Thursday, February 17, 2005

Da Vinci and his crazy painting self

So, in my sickly stupor yesterday I finished reading The Da Vinci Code. Holy mother of... seriously! Frankly, one of my more favorite books as of lately. Yes its trendy and yes its being turned into a film but it was a LOT of fun and who doesn't love a good conspiracy theory. If you haven't read it, read it. Here is a small list of other books that I highly recommend:

Wicked by Gregory Maguire
Harry Potter and the ... by J.K. Rowling (basically start with Year One and keep going)
Dress Your Family in Corduroy and Denim by David Sedaris
Anything by Sylvia Brown
The Vampire Chronicles by Anne Rice (see recommendation for HP)
Haunted America by Michael Norman and Beth Scott

It's pretty diverse so don't try to read them all at once or you're brian will spasm. I also still have a penchant for children's literature and comic books. Not crazy superhero stuff but Archie and the gang. Queer? Yes.

Which leads me to my next question:
Are you a Betty or a Veronica?
This simple question can lead people to profound philosophical understanding. Similar to the Betty or Wilma debate, but cuter.

Well, I've rambled a bit tonight. You may feel better if I let things slide here and crawl my rejuvinating health self back into bed. So would I... so... So long, farewell, Auf wiedersehn, good night.

Tuesday, February 15, 2005

If I were a tree...

If I were a tree I imagine I would live forever, as long as no one cut me down and I wasn't a Dutch Elm with a penchant for disease. I'm still at home sick and as such I've been sucked into the zombie-like state of watching "Metropolis: Ancient Cities" on The Science Channel. It's a marathon. Yes, I'm a geek. I loved science films in school. I even volunteered to turn the filmstrip when the recorded voice said so. It was an art form. Too often, some doofy kid would throw his hand up because he thought it was cool to turn the filmstrip and he would end up on the wrong picture during the wrong dialogue and completely throw off the entire class. Stupid.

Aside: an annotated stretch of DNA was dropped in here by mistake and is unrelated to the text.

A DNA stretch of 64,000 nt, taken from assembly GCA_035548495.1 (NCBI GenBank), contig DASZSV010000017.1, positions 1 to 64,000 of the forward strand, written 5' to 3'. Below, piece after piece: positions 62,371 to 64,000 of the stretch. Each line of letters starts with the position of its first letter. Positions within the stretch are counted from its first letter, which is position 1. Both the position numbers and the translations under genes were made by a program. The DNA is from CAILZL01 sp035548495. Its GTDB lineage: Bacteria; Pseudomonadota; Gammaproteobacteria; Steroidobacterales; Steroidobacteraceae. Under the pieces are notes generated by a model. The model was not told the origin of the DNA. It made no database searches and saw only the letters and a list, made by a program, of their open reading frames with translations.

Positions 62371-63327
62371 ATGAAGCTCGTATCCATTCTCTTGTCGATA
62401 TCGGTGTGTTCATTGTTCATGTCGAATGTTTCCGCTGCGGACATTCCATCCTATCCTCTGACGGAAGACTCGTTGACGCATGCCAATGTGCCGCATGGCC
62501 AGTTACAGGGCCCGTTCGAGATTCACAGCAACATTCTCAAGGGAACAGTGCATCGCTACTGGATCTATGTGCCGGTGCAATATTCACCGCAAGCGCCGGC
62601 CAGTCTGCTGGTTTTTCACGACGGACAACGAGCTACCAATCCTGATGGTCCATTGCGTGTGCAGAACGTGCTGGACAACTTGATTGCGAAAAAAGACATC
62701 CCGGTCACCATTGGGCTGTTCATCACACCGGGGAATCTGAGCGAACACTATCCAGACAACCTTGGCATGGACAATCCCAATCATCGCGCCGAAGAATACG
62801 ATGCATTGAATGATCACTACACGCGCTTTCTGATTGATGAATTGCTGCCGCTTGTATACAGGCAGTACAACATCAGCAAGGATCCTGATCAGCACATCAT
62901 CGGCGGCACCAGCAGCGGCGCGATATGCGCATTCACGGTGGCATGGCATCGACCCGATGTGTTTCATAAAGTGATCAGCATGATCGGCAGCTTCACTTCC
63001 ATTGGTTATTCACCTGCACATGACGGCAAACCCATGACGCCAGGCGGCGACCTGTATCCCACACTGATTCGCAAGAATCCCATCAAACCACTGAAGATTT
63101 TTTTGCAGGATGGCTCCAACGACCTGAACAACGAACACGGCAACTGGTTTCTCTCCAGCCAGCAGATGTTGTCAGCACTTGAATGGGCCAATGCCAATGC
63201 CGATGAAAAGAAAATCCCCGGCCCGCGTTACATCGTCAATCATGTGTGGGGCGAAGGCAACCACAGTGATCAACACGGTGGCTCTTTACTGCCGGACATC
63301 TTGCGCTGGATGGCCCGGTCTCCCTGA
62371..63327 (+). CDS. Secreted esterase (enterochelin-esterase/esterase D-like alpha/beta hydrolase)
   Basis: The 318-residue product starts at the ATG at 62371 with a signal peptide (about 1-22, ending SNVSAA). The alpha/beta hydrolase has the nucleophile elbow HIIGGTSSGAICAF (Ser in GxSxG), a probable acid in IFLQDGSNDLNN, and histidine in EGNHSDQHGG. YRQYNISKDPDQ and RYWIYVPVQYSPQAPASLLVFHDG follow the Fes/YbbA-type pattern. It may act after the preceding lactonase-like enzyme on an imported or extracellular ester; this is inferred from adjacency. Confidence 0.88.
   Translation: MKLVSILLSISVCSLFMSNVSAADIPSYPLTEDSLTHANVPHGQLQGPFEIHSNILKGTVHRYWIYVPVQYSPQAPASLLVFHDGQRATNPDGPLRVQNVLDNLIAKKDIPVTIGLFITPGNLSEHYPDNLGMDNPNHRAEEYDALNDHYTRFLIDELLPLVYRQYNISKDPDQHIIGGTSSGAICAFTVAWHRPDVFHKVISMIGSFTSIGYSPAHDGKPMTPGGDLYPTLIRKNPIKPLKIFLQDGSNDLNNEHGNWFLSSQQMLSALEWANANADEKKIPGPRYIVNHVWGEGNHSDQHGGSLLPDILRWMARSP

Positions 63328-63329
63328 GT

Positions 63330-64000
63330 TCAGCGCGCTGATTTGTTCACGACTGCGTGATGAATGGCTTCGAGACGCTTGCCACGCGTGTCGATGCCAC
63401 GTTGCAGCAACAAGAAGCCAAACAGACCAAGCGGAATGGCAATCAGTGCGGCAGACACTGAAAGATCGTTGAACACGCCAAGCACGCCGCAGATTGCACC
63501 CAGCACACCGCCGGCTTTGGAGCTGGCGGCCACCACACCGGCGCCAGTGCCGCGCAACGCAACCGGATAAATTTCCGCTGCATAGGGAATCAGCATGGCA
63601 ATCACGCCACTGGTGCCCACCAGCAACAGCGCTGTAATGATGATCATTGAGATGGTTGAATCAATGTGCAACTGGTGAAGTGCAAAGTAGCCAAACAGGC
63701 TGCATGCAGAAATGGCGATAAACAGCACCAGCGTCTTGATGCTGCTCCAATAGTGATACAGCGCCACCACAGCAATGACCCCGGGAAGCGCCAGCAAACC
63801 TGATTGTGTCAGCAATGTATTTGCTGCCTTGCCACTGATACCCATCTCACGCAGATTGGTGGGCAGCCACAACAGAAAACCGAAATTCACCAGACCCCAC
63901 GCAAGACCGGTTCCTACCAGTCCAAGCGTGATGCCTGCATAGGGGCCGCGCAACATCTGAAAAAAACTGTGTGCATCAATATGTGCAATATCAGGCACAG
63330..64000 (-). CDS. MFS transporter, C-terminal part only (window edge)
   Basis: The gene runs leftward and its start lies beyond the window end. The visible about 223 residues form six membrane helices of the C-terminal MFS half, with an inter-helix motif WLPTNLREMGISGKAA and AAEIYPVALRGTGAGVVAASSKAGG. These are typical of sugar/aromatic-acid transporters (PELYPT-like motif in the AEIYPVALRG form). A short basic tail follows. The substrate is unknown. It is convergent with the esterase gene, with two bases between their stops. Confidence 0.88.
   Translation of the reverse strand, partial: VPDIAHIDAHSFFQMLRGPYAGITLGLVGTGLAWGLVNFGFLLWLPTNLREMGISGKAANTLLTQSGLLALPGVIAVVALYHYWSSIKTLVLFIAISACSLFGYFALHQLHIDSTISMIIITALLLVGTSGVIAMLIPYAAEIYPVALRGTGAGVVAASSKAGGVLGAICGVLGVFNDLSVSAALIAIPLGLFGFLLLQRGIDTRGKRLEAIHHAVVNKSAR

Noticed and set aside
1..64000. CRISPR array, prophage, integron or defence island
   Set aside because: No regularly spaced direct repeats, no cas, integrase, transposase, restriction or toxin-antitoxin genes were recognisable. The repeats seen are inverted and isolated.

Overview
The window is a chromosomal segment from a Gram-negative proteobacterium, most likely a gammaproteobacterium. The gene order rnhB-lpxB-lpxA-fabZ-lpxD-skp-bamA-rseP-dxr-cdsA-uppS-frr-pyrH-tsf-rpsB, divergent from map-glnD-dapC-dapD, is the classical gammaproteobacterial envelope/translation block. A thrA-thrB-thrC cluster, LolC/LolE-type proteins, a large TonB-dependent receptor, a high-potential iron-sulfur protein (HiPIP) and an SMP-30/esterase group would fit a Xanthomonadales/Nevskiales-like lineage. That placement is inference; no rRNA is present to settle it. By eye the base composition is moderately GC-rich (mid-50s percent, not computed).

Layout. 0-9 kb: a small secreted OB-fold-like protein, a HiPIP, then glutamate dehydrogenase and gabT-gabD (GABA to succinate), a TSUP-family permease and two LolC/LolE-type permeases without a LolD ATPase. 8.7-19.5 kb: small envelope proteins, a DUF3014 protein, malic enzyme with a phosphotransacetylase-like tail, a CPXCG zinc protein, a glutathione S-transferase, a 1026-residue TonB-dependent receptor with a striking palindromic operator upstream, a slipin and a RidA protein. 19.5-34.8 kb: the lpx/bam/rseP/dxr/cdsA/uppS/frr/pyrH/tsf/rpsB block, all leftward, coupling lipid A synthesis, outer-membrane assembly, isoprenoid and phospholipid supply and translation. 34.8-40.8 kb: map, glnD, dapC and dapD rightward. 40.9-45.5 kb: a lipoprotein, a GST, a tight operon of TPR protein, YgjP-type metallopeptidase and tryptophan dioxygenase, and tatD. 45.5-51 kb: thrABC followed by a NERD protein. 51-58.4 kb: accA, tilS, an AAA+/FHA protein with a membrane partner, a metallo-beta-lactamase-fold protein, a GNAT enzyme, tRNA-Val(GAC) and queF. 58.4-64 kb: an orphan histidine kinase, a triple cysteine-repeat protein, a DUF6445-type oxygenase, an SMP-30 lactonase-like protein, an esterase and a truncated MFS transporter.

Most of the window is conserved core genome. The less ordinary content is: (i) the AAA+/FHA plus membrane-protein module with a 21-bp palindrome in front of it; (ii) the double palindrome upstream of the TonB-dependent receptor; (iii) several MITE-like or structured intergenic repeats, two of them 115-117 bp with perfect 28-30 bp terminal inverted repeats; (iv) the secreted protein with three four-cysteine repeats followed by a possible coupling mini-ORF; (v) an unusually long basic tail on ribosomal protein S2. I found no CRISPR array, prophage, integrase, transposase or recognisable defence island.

But back to Metropolis... they were just discussing the Agora, the marketplace at the foot of the Acropolis. It was here that people gathered to buy, sell, and trade; to discuss life, science, and politics. And it was here that democracy was born. (Pictures can be found here for those who learn best by visual stimulation: But the part of this show that really struck me was that the trees lining the Agora have ALWAYS been there. How the HELL old do trees get? Do they live forever? I know they die when they're struck with disease or hollowed out to severely. I know that if you cut the roots in the right place they'll shrivel and die. But if left alone, if left COMPLETELY alone, can they live forever?

I've looked everywhere for an answer this morning. (Ok, so I'm not a gung-ho scientist who would spend eons searching for the answers... I gotta eat lunch at some point.) But I really wonder if they do live forever. You never hear someone say, "Yeah that old elm in the front yard, Julie, she's getting up there in age. Here branches are startin' to sag and she just ain't as active as she used to be." I guess if trees DID get old and start to suffer we would get out the old shotgun and pull an Old Yeller on it. "Well Johnnie, today's the day, old Julie ain't doing so well and I'm takin' her out." "No Pa, Julie's my tree... I'll do it."

"Old Yeller Pine" That would be the worst movie ever!

Until next time... I'm going back to bed.

Monday, February 14, 2005

Sick as a dog...

I'm sick as a dog. It's ridiculous. Out of nowhere. But my curiosity has been peaked by this simple phrase... "sick as a dog". I've had many dogs and none of them were ever "sick" all the time. Because of my funk and the copious spare time I have sitting here today, I've done a little research and as it turns out "Sick as a dog" means "extremely sick" and comes from the late 17th century. (Source:

"[It] is also not so much negative as it is simply descriptive. Anyone who knows dogs knows that while they can and often will eat absolutely anything, on those occasions when their diet disagrees with them the results can be quite dramatic. And while Americans may consider themselves "sick" when they have a bad cold, in Britain that would be called 'feeling ill.' 'Being sick' in Britain usually means 'to vomit.' So to really appreciate the original sense of 'sick as a dog,' imagine yourself seated in the parlor having tea with the Vicar on a lovely Sunday afternoon, when Fido staggers in from a meal of sun-dried woodchuck and expresses his unease all over your heirloom oriental carpet. It's actually rather amazing that goldfish aren't more popular."